TH: I’ve always been drawn to reporting about place. I like to go where things are happening, so when I came to energy, and saw the millions of important stories about the latest science or economic findings, I knew I wanted to explore the place of it. My ancestors on my mom’s side of the family actually came from Welsh coal country to the anthracite coal fields of Pennsylvania. So at the beginning when I was thinking about going to the source, I thought about going there to start. I kayaked down the Lehigh River and went to these old coal towns where my family was from. I never wrote a word about it, but it confirmed that there was a cool story to tell about place in terms of energy, and it confirmed that I have to write the story of now versus then.
Eventually, I took inspiration in journalistic books that followed a similarly granular, going-to-the-source approach. The Places In Between, by Rory Stewart, in which he walked across Afghanistan during the war. Ted Conover did a book called Coyotes in which he traveled with migrants as a way to write about immigration. Peter Hessler did a trilogy out of China called Country Driving and the narrative thread comprises his road trips through the country. Those were examples of a way of moving through place and talking about a bigger issue, instead of it being like a travelogue.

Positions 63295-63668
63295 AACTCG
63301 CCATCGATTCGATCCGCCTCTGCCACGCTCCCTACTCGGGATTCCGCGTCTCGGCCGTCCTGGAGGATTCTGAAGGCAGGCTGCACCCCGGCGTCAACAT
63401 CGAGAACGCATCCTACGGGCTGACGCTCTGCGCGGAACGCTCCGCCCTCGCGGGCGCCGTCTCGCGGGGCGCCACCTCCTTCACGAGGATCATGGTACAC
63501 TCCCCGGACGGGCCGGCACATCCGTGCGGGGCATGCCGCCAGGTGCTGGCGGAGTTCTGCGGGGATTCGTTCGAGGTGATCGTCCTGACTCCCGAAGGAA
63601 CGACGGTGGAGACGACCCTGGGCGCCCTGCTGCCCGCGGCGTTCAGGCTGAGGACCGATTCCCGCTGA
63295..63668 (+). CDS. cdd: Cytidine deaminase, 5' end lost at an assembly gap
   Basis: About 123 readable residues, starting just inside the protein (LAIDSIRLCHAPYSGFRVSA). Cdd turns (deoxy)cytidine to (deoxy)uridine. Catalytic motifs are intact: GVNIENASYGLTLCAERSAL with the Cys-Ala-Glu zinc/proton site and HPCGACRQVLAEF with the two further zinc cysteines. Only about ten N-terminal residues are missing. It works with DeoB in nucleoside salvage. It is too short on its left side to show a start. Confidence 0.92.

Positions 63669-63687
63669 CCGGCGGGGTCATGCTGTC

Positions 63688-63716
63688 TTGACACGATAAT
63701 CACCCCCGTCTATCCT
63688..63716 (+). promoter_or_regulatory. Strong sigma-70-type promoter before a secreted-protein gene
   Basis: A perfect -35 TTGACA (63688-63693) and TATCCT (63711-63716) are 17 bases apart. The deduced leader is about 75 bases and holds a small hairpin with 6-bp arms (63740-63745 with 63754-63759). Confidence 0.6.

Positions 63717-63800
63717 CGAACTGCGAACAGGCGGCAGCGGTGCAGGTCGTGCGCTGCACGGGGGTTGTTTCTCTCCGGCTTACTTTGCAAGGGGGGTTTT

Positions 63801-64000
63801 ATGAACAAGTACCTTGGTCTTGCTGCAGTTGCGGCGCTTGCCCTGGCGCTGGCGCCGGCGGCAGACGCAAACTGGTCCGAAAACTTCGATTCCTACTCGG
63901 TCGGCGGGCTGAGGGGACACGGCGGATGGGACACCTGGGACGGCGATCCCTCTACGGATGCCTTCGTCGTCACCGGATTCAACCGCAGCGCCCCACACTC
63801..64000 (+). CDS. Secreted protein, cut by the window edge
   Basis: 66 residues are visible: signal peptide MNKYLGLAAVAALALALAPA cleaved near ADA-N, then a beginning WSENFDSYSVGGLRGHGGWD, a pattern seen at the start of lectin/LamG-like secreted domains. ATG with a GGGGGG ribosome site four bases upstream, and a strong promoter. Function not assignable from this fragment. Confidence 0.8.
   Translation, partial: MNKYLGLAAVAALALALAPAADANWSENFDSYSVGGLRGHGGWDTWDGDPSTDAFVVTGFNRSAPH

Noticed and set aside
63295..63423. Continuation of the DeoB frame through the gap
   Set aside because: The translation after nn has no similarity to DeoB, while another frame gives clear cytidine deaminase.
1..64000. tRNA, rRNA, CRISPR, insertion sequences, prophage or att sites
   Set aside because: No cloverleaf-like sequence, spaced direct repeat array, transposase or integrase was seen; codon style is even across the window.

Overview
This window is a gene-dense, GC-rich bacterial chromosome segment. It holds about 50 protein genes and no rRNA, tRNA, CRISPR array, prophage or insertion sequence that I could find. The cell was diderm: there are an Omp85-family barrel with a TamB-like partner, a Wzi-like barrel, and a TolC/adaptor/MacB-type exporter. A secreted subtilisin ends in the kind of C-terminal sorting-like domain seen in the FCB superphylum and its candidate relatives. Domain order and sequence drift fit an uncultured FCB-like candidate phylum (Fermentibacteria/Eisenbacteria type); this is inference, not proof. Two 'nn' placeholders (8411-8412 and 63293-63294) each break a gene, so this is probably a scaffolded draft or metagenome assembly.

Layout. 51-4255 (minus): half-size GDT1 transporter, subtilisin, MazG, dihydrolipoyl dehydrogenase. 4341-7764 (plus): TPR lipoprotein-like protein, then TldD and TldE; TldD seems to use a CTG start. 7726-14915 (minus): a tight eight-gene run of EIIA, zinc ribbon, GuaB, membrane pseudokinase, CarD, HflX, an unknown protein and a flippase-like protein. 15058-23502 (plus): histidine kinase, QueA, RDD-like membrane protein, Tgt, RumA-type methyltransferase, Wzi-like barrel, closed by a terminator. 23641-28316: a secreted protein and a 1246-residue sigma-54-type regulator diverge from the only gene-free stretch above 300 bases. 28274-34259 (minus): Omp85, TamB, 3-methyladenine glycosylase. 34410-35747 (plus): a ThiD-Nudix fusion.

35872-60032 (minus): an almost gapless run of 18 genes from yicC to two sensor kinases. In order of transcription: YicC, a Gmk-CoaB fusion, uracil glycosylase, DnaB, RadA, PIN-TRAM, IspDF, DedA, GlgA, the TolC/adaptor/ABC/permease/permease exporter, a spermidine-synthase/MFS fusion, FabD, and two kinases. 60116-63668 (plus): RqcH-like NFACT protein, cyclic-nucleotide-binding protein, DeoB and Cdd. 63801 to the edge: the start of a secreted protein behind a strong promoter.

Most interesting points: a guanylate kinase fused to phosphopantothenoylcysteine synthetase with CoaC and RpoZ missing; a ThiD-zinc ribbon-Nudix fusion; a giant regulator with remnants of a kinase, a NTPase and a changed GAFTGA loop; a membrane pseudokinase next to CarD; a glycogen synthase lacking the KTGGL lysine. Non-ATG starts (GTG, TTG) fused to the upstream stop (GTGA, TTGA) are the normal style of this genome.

I also think I was working in the spirit of writers like Rachel Carson, books like Silent Spring that take a close look at the natural world as a way to understand ourselves and sound an alarm about the impact of human behavior. When I made my first camp in coal country, I wrote about the voles and the meadowlarks, the beautiful grasslands. I wanted to put the reader there, because it was so powerful to see that it’s still a natural place. Part of the problem is that we too often think of these places as just resources of fuel, something like Hunger Games District 12, the place where we get our coal. I thought there was a lesson in engaging more deeply with place.
The experience was often overwhelming, but also completely empowering — to reclaim that more original relationship with nature. It was exciting to be on the ground, exposed and vulnerable, feeling alive, sleeping in a tent on a prairie and thinking about myself as an animal.
MK: Along the way, you visit parts of the country that have long viewed land as primarily an economic resource. Are concerns about global warming compatible with this worldview?